No matter how you consume cinema, you can’t ever doubt its artifice. Some people choose to use the movies as a way to escape the trivialities of their comparatively dull lives whilst others embrace it passionately and let it consume them. Either way, movies are a false dawn, an interruption, a way for us to punctuate our lives with new horizons without having to commit. The Coen Bros, modern masters of the craft, know this and their new film, Hail, Caesar!, questions, with often hilarious results, why we are trying to escape reality so often when it can be just as important as the movies.
The framework for this exploration is typical of the two brothers’ previous works in that it isn’t really typical at all. Our eyes into the machinations of fifties Hollywood is Eddie Mannix (played with great sympathy by the perpetually emerging Josh Brolin), a hard-nosed, no-nonsense publicist/fixer for the stars, who spends his day careering around the California landscape, doing his best to keep the greatest show on earth running as smoothly as the heavens. When his biggest star, George Clooney’s Baird Whitlock, is kidnapped by a mysterious organisation calling themselves ‘The Future’, Mannix finds his day unraveling one actor at a time.
This ‘day-in-the-life’ screwball comedy, full to the brim of eccentric, clownish characters who seem hell bent on bringing Mannix down to his knees, is structured in such a way that modern audiences may find it frustrating and contrived. More of a series of vignettes anchored by a central character, the film jumps around at such a pace that you never feel truly in tune with any of the numerous tales spun by the ever-challenging brothers in their script. Be it Scarlett Johansson’s gorgeous but spiteful actress and her quest to find a husband or the struggle of a western star to find his voice in a dialogue-driven industry, the characters are moved like pieces in a drunken chess game. Unlike the equally esoteric but more natural Big Lebowski, they are highly self aware and, much like the Coen’s version of Hollywood, incredibly artificial.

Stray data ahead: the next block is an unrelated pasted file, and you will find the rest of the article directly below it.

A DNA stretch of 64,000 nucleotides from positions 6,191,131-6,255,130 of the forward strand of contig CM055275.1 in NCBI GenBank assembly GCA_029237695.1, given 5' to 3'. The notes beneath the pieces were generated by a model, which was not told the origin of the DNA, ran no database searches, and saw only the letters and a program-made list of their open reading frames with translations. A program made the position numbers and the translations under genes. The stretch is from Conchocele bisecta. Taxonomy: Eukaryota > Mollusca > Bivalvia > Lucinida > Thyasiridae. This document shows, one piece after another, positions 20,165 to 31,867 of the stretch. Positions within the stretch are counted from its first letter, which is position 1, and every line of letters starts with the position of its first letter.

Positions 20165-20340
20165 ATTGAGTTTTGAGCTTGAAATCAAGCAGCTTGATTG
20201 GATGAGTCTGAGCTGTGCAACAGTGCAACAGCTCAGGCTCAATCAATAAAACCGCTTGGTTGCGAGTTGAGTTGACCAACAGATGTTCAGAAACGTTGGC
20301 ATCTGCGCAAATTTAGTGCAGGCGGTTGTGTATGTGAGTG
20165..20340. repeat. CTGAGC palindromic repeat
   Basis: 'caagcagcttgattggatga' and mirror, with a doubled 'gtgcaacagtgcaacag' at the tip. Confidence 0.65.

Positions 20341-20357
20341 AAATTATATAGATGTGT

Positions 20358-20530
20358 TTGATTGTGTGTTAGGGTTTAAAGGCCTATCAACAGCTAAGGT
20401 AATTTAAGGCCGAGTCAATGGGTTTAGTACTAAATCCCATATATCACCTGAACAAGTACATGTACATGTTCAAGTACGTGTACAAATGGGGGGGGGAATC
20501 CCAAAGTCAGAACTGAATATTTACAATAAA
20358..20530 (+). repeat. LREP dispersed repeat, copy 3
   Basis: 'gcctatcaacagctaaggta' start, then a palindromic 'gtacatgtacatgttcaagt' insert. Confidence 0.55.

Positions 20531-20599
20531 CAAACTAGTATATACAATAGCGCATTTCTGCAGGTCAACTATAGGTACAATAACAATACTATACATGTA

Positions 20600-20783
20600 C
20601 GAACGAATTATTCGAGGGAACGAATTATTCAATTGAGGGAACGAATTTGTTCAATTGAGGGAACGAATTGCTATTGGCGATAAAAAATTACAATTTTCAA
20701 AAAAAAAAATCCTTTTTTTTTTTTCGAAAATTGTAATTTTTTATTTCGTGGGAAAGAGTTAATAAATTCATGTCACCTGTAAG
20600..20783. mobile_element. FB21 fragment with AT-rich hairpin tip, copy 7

It is a good job, then, that the Coens have made a very, very funny film. With their usual collection of unique sight gags (Clooney spending the whole running time in Roman garb is a killer), playful barbs at religion’s stranglehold on the industry (fortified by a great cameo from Robert Picardo as a mean-spirited Rabbi) and snappy dialogue that seems purpose-built for each actor (take a bow, Ralph Fiennes), there is plenty of room in the muddled story for that brand of humour that nobody else seems able to replicate but these two. It is a both a shame and a delight that the story is left to fall by the wayside in favour of small moments of joyousness, exemplified by watching the excellent Alden Ehrenreich, the only genuine person in the film, toy with his lasso as he waits for his date. This is an actor’s movie, in so many ways, sometimes to the detriment of any polished narrative.
Even if you find it difficult to appreciate the multi-genre mess that the Coens seem to have vomited out of their system, for lack of a better phrase, it is easy to appreciate the work done by Hollywood mainstay and cinematographer supreme, Roger Deakins. The film looks glorious from beginning to end and, with so many golden-era Hollywood styles to replicate (the musical, the sublime Busby Berkley-esque water ballet and the mind-bendingly authentic Technicolor western), Deakins must have been working overtime because he nails them all and still has time to subtly make the scenes outside the studio look just as fake. Without him working on this film, the Coens might have seen their delicate alternate universe fall apart at the seams.
This less-than-sturdy narrative isn’t exactly new to fans of the filmmakers. The Big Lebowski, in great noir tradition, isn’t supposed to make sense and again here, the convolution just adds to the amusement. But more importantly than this, the Coens seem to want to draw attention to the false, confusing paradise of Hollywood and how it exists within its own bubble. In a Universe where our movie stars don’t exist, the Coens have built their own fantasy kingdom and employed Mannix as its gatekeeper. The eponymous film within the film (interestingly both are narrated by the same voice), speaks about “that edifice wrought of brick and blood” when describing ancient Rome but could just as easily be describing the studio system, where actors and actresses were owned like slaves. This is brought full circle when Mannix says, towards the end of the film, “You have worth if you save the picture!” Despite being offered better jobs from “a business, not a circus” this is where he belongs, shouldering the sins of his people and doing right by his kingdom. It is this religious fervor with which Mannix does his job that makes up for any closure elsewhere and leaves you grinning, but unsure of what The Future holds. In this realm or any other.
Hail, Caesar! was released in UK cinemas on March 4 2016